Current Affairs

MH370 investigations: Malaysian legislators still kept in the dark

By Lim Kit Siang, MP for Gelang Patah

This is the 24th day in the fourth week of the multi-national sea and air search for the missing Malaysia Airlines Boeing 777 aircraft, with today’s search outcome by a total of 10 aircraft and 10 ships from Australia, Malaysia, US, China, New Zealand, Japan and South Korea as empty-handed and fruitless as the earlier 23 days.

Except there is now an element of desperation as the search is in a race against time, with only about two weeks left to find the aircraft’s pair of black boxes before they stop emitting locator pings.

The boxes, designed to ‘ping’ for at least 30 days, contain sounds recorded in the cockpit and data on the plane’s performance and flight path that could help answer why it diverted sharply west from its overnight flight from Kuala Lumpur to Beijing on 8th March.

What has made the new search area 1,100 km north east of the old site in the southern Indian Ocean frustrating is that it contained a higher volume of ocean trash that may be mistaken for wreckage.

The present search zone has been described as an area of the Indian Ocean where currents drag in all manner of flotsam and rubbish – what an oceanographer has described as “just outside what we call the garbage patches”.

Today’s media carried a report from Washington quoting “senior US lawmakers” as saying that US investigators had found no evidence thus far pointing to terrorism in the disappearance of Flight MH370 more than three weeks ago, and that it was critical to find the plane to understand what happened on board.

The two “senior US lawmakers” quoted are the House Intelligence Committee Chairman Mike Rogers and the Senate Intelligence Committee Chairman Dianne Feinstein who told Sunday talk shows that they had seen no evidence of foul play.

Roger said: “I have seen nothing yet that comes out of the investigation that would lead me to conclude that (this was) …anything other than a normal flight that something happened and something went wrong.”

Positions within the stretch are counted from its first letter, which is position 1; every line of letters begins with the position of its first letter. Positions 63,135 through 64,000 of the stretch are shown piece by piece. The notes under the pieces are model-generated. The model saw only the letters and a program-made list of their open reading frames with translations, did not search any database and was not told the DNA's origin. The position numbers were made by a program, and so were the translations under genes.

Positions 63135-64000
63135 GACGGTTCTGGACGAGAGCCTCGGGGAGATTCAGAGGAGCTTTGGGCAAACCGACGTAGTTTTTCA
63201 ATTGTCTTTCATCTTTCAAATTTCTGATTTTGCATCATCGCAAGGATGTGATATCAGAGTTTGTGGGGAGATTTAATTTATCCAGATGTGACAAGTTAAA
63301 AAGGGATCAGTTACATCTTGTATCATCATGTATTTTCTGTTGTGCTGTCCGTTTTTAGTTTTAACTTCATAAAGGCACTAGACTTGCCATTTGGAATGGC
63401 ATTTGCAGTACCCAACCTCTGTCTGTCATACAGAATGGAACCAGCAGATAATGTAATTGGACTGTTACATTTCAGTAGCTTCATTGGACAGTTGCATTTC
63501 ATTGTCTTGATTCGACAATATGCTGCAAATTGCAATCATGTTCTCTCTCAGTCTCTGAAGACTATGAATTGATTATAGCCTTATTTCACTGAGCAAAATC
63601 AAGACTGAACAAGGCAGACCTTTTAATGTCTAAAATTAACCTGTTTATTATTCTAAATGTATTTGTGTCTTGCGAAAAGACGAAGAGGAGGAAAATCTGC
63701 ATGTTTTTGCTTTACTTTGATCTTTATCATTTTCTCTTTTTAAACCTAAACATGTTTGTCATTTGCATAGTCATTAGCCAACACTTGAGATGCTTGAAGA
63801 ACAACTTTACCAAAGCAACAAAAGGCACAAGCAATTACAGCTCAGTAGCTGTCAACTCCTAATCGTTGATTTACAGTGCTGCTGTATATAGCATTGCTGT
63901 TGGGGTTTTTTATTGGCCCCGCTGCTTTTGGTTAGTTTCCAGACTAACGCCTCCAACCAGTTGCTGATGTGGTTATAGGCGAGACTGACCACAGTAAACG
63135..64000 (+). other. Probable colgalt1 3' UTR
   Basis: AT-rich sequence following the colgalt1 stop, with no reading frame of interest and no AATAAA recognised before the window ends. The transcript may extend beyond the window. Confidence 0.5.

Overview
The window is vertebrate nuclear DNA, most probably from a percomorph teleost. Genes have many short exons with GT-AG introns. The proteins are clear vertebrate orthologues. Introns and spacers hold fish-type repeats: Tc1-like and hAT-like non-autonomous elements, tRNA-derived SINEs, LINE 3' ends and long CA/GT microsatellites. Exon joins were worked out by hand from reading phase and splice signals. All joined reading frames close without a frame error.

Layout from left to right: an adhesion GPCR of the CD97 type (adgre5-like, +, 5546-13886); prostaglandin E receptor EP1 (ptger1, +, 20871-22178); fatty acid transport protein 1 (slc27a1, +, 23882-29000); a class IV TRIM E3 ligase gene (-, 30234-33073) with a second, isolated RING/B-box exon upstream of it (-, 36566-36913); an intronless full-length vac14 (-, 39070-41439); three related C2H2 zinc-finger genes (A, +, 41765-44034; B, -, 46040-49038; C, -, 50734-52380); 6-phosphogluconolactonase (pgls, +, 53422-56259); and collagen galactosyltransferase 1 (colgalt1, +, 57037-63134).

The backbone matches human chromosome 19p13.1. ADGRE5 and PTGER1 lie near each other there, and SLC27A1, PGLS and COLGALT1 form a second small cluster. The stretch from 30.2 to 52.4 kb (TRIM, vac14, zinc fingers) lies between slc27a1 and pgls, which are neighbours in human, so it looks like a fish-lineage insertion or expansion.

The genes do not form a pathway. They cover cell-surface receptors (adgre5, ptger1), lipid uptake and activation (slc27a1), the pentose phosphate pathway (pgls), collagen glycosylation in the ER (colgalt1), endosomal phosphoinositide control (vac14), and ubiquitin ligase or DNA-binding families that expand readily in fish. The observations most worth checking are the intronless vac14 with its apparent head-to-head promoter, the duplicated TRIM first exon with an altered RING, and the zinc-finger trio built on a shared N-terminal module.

Separately, Feinstein told another TV talk show that she had not seen any evidence indicating a terrorist act brought the airplane down.

US officials close to the investigation said the FBI examined data it received from a home-made flight simulator and other computer equipment used by MH370’s pilots, but found nothing illuminating.

Clearly, US lawmakers are kept in the loop in the US investigations into the missing MH370 and are regularly informed of the latest updates, which is not the case with their Malaysian counterparts as Malaysian Members of Parliament, whether from BN or PR, are kept completely in the dark about the developments of the MH370 disaster crisis – although a Malaysian airliner is in the centre of the longest and largest-ever global multi-national sea, air and satellite search for the missing Boeing 777.

This attitude must change. The Government has still to respond to my call that regardless of whether the “black boxes” are retrieved or not, a Parliamentary Select Committee on MH370 disaster should be set up and be prepared to start work and investigations six to eight weeks from March 8.

This has become even more imperative with the report that a scientist who was part of the team to develop the black box was very dubious that the MH370 “black boxes” would be found.

The scientist, Bill Schofield, told Xinhua news agency in an interview: “I’ve got to say I think their chances of finding this black box in very deep water when they don’t know where it went down within an area of 1,000 km, are practically nil.”

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